Ever wonder where the word “Nerd” came from? It’s a “nerdy” question, to be sure, but apparently it comes from a Dr. Seuss book entitled “If I Ran the Zoo.” I don’t remember the appearance of the word from my early exposure to the work, but I certainly remember the opening:

“If I ran the zoo,”
Said young Gerald McGrew
“I’d make a few changes,
That’s just what I’d do.”

That’s pretty much the way I feel about the current state of economic indicators that we all pick apart, analyze, and try to cajole into some form of investable signal every day. We look at them because the Federal Reserve looks at them. And the Treasury. And the White House. And every other seat of economic power. But in reality they look at them because these datasets have been around long enough that someone, somewhere, has done a doctoral dissertation or other academic treatise validating their relevance.

In the world of automated and computerized payrolls, for example, the Bureau of Labor Statistics still uses a telephone survey of a few thousand households to decide if employment is rising or falling. OK, this used to be a hard issue to tackle in the 1950s and 1960s. But the U.S. Treasury’s Internal Revenue Service tracks everyone’s contributions for payroll and tax withholding in real time now. If someone stops getting their paycheck, Treasury knows about it by the time of their next pay cycle. They can identify where the person works based on their zip code. The employment picture should be clear as day using this data. It used to be hard when paychecks doubled as computer punchcards (my Dad had those in the 1970s). The telephone survey approach is like using a horse and buggy to get around when there are the keys to a perfectly good Ferrari in your pocket.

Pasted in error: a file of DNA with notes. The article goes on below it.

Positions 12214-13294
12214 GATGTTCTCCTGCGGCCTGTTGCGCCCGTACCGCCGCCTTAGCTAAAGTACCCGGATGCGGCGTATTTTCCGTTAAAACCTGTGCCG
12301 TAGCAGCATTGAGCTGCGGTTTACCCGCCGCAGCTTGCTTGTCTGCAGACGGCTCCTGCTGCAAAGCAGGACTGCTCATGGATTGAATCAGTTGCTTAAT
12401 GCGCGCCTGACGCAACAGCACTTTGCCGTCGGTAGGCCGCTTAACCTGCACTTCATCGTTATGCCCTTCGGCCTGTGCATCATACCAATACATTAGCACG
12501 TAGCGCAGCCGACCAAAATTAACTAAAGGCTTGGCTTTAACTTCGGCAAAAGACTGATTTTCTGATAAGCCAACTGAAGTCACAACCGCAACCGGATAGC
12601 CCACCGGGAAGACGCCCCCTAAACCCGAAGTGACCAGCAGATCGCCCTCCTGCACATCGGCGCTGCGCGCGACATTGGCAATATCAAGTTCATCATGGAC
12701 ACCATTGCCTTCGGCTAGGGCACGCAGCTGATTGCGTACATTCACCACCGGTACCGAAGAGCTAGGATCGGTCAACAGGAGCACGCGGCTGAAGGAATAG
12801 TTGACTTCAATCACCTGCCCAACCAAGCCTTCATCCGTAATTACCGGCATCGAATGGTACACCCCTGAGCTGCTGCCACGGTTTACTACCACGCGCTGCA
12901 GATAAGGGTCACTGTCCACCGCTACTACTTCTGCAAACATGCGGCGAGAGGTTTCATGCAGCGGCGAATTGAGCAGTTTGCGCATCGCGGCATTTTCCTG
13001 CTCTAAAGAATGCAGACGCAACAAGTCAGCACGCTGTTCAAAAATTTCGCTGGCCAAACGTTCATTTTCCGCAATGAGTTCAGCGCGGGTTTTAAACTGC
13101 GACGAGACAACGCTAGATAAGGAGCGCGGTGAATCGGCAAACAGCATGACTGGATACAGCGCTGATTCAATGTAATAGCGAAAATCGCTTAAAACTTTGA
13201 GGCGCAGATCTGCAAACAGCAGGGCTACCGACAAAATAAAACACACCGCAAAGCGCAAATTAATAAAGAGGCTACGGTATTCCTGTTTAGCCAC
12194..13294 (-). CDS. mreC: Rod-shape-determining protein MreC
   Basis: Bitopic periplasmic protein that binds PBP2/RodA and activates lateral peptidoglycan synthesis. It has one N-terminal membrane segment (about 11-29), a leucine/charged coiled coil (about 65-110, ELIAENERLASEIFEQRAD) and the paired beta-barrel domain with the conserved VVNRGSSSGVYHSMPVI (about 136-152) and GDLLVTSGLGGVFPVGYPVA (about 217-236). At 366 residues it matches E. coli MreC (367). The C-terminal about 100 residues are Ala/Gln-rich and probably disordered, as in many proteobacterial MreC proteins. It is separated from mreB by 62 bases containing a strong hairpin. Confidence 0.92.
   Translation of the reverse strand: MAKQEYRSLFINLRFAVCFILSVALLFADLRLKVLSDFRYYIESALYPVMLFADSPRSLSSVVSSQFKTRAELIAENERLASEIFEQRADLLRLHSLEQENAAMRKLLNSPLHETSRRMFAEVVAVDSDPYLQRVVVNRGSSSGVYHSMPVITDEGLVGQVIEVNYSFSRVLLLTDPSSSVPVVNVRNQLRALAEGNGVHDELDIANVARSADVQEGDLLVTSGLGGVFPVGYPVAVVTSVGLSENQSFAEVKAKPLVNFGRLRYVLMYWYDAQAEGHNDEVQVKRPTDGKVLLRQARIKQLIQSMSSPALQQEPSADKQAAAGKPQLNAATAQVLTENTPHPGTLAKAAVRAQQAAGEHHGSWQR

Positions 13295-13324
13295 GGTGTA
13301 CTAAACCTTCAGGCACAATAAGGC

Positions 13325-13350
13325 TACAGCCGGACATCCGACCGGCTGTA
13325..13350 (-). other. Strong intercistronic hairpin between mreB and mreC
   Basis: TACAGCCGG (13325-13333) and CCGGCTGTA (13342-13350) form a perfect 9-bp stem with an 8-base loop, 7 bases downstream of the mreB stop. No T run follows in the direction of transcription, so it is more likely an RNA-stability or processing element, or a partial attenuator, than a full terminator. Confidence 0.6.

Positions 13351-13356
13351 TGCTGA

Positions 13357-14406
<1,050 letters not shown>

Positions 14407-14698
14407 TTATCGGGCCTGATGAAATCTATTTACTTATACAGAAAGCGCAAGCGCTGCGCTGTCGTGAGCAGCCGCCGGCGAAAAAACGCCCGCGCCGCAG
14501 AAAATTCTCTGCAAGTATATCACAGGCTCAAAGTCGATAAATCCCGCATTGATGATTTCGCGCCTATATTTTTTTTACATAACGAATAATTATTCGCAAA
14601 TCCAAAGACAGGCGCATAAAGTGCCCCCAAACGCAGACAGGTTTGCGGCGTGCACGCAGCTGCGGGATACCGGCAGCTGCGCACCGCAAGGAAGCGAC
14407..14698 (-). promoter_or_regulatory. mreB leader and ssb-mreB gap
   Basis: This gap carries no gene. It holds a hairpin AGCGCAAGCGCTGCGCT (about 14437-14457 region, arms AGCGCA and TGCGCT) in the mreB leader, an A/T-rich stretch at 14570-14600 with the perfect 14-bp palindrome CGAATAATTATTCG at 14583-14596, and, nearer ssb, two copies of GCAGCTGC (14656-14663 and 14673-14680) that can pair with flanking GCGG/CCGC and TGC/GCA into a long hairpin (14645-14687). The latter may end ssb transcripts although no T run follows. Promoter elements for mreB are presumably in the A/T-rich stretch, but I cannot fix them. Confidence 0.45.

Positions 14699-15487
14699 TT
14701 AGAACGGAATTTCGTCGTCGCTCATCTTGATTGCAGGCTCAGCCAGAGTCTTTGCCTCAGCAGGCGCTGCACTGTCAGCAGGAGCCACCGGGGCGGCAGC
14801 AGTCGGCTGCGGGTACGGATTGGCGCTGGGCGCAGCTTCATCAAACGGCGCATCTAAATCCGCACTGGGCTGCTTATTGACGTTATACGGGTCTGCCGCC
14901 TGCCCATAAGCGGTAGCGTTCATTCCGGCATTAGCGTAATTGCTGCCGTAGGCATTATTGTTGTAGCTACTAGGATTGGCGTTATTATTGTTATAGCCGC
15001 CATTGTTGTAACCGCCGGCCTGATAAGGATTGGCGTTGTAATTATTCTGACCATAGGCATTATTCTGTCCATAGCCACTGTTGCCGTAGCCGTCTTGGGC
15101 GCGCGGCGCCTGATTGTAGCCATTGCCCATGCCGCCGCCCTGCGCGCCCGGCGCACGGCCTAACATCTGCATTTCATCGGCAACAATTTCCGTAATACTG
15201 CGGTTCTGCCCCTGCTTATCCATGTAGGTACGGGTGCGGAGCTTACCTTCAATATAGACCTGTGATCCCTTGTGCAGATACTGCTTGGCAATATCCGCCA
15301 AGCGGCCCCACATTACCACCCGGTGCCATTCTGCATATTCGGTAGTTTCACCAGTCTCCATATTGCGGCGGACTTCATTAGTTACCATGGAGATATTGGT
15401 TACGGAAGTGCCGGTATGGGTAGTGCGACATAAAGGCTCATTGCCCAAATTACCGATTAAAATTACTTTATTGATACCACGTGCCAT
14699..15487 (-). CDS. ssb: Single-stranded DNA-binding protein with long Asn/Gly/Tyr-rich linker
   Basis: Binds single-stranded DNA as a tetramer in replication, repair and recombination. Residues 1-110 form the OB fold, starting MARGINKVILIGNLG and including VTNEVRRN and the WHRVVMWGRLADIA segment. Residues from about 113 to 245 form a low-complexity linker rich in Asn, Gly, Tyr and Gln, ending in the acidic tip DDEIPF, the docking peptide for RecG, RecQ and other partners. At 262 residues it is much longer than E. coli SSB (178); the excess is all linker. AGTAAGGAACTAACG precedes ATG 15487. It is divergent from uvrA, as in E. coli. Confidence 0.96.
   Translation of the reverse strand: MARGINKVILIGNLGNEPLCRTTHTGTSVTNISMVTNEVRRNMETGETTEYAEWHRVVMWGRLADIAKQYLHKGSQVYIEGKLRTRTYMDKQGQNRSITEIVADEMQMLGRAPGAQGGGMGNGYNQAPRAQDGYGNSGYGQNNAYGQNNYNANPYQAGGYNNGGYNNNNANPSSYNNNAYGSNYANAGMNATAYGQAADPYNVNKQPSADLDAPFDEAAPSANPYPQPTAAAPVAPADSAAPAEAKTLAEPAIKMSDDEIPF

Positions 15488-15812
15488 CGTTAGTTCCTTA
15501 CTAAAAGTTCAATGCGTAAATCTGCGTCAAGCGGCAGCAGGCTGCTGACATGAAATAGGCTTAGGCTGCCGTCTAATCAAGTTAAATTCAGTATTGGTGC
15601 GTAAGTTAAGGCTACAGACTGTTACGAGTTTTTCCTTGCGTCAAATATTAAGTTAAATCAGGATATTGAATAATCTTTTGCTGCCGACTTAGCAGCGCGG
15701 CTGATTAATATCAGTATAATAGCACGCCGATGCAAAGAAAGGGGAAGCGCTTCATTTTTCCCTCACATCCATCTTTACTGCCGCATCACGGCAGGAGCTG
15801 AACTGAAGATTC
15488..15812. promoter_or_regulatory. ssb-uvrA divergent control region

All good natured ranting aside, there’s no excuse for not casting a wider net when it comes to the never-ending search for useful economic data. And you don’t need to be a “nerd” (there’s that word again) to get it – we aren’t talking about advanced language algorithms working against a Twitter API feed. The data is out there and thanks to the Internet it is pretty easy to track. That’s the reason we have developed our “Off the Grid” economic indicators – our “eyes” into the real U.S.  economy. And those “eyes,” we hope, are truly the windows into the soul of some form of lasting recovery.

Our take away from this quarter’s indicators is that the recovery in the U.S. economy is slow and unevenly distributed, with several long-tailed effects that may take decades to fully understand.

  • The bad news – and there’s still plenty of it – is that the Financial Crisis pushed millions of Americans into government assistance programs such as Food Stamps, dampened their confidence in the currency, and made them feel much less secure about their personal safety.